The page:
The first thing to note about Crouching Tiger, Hidden Dragon, and the most important: it is very proud of what it is, and makes no attempt to hide it. Lee’s film is a melodrama, unambiguously and unashamedly, and Lee directs with painterly flourish to match. He showcases the splendor and dignity of the work with magnificence and a sense of illustrious eminence, positioning it as part classical Hollywood epic (Lee is after all a highly Americanized director) and part Chinese mythmaking fable. Nothing about Crouching Tiger Hidden Dragon is played at the level of naturalism, and all of it enhances the opulence of a production which wears its honest drama on its sleeves. Continue reading
Update late 2018:
Upon another re-watch, I remain enamored of Black Narcissus, not only the truly sublime potency of its art but its more silent intimations of unknown forces and mysterious evocations beyond the mental capacity of its protagonists, and possibly us, to register. With Black Narcissus, Powell and Pressburger, with an irrevocable assist from cinematographer Jack Cardiff, conjure the transcendent powers of terrifying, exhausting melodrama. Not melodrama as it is usually understand, as a beacon of deceit, but melodrama as the possible reality which we repress from considerations of the rational, the moments and suggestions and sensations which fluctuate and flutter outside the bounds and demarcations of European rationalism’s vision of realism and reality.
Insofar as the narrative is essentially the push-pull of colonial forces colonizing the boundaries of the sensible, to cop from Ranciere, the most telling intimations in Black Narcissus are not the ones which seemingly corrupt the missionaries at the heart of the tale but the ones which intoxicate and haunt the film’s periphery, the ghosts of other realities and mysteries which are not assimilable to that colonizing vision of what kinds of images can and should be “sensible”. It is the alluring mystery of Black Narcissus that the film transcends the “sensible” reality the protagonists would wish to impart upon it. Not so we can transcend to a higher reality inaccessible to them, but so the film can evoke the unknown intrinsic to any state of being. And, unforgettably, to revoke the supposed ability of British empire to truly colonize that unknown.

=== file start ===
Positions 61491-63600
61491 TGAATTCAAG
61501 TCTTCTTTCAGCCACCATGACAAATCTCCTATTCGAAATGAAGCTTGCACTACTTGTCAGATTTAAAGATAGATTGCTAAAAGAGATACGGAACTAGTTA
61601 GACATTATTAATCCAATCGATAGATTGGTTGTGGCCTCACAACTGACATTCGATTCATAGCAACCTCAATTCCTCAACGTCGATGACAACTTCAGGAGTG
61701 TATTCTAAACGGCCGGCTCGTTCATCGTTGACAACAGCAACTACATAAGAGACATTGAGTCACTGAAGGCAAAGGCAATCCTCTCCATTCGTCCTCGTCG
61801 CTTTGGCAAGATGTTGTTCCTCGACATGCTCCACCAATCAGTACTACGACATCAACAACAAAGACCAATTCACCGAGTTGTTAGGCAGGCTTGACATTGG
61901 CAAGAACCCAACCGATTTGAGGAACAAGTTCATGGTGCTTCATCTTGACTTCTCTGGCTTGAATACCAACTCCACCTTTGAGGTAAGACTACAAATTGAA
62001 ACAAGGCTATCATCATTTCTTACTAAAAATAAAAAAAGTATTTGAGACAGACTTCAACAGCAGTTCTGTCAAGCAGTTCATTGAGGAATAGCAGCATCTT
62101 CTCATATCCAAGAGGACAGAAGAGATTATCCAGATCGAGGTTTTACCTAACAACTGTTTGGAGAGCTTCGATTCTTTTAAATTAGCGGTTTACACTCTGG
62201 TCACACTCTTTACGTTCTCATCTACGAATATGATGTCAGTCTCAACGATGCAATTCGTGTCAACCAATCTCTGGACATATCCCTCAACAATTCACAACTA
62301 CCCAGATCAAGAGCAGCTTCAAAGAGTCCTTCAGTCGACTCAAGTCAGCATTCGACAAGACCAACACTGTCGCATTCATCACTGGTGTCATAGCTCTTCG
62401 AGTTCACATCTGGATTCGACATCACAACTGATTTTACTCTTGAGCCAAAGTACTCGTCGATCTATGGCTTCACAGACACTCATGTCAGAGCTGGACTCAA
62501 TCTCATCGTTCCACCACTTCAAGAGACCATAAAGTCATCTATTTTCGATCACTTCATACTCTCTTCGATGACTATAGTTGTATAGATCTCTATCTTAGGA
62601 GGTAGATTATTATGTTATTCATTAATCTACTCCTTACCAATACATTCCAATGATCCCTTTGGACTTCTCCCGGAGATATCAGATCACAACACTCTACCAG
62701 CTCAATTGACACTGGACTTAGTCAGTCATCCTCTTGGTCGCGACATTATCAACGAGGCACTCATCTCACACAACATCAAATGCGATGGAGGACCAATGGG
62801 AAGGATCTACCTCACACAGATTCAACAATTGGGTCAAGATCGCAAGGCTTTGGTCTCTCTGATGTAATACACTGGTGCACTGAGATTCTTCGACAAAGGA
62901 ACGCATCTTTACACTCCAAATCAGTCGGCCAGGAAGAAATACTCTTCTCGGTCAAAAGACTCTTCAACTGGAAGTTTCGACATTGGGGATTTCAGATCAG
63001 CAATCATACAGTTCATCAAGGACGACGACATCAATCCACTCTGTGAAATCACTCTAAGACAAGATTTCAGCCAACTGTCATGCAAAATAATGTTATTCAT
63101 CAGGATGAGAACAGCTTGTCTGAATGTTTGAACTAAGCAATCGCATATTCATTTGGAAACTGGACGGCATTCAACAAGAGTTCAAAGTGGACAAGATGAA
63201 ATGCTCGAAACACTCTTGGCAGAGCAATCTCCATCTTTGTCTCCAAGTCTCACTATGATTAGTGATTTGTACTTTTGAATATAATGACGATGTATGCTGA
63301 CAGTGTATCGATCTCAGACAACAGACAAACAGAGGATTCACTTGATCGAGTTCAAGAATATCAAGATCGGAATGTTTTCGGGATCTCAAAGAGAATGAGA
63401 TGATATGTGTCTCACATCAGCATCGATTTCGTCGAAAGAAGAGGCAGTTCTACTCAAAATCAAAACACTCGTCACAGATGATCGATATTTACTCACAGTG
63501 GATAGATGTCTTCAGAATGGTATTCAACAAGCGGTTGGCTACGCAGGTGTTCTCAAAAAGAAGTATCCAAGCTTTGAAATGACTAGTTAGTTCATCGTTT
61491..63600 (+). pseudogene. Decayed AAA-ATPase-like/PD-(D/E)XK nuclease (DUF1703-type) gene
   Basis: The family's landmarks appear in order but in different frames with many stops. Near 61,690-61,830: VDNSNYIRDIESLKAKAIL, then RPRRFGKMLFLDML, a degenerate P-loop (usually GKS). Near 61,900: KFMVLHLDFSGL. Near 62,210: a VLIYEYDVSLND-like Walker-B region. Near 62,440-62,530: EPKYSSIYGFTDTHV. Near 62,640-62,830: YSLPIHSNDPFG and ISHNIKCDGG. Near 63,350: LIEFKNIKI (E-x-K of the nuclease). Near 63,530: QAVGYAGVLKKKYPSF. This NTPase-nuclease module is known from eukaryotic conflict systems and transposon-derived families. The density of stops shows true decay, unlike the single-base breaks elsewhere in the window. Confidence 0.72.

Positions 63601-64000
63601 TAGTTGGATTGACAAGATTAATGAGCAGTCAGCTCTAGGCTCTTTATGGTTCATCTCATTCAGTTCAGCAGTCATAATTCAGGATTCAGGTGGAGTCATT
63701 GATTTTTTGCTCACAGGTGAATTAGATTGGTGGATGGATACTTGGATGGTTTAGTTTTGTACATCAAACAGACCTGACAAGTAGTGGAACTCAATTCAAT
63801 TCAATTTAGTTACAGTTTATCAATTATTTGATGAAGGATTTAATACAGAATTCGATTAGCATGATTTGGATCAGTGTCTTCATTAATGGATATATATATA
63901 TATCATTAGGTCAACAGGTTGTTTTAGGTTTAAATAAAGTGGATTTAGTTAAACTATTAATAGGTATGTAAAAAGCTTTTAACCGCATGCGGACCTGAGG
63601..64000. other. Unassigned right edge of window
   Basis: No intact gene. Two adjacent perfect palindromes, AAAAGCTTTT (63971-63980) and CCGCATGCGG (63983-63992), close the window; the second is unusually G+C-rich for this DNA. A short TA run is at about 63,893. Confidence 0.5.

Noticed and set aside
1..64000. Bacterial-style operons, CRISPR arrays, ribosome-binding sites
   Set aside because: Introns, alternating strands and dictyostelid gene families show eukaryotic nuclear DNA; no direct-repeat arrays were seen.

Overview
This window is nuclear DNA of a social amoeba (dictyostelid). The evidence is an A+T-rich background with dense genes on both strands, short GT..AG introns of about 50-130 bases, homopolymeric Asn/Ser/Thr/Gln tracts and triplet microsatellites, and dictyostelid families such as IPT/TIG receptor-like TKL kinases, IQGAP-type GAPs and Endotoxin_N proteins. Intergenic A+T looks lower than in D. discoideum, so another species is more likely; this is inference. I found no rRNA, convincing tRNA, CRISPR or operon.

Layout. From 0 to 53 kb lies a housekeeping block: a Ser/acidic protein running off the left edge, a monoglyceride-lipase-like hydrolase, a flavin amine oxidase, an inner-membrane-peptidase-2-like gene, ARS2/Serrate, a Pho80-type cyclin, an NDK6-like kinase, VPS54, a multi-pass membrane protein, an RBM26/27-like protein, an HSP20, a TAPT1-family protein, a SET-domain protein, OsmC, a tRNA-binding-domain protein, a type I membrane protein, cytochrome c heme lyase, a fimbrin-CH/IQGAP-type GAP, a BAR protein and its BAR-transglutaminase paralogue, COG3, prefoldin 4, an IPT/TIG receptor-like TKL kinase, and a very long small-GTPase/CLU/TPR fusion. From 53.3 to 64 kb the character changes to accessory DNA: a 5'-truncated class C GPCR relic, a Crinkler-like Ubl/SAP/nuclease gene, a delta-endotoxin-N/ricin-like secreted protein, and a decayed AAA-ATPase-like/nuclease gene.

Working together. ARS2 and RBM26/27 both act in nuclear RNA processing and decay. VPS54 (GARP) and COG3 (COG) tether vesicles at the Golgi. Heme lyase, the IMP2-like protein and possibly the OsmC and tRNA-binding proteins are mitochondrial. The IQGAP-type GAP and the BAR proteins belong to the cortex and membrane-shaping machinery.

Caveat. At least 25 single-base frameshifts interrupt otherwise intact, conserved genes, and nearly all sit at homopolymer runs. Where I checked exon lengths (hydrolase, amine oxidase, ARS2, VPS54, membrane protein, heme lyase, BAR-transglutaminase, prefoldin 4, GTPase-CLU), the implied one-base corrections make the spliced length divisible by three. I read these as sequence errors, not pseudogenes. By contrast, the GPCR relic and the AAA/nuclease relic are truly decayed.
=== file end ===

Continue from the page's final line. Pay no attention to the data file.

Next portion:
Michael Powell, especially when paired with his long-time partner in crime Emeric Pressburger, was a director cripplingly ahead of his time (although they shared credits, Pressburger favored writing and Powell handled most of the behind-the-camera work). Literally crippling, in fact, for his provocative, lurid, deeply confrontational 1960 horror Peeping Tom, at that point perhaps the most daring and subversive commentary on filmmaking and film-watching ever released, essentially killed his career. Dark-hearted in a way even Hitch’s fellow 1960 release, Psycho, never approached, Peeping Tom grabbed a world not ready for it and shoved itself right up into humanity’s soul with voyeuristic, directly implicating POV filmmaking and sickly green hues to induce malaise and shock. It was an atomic final gasp on one of the all-time directorial careers. Continue reading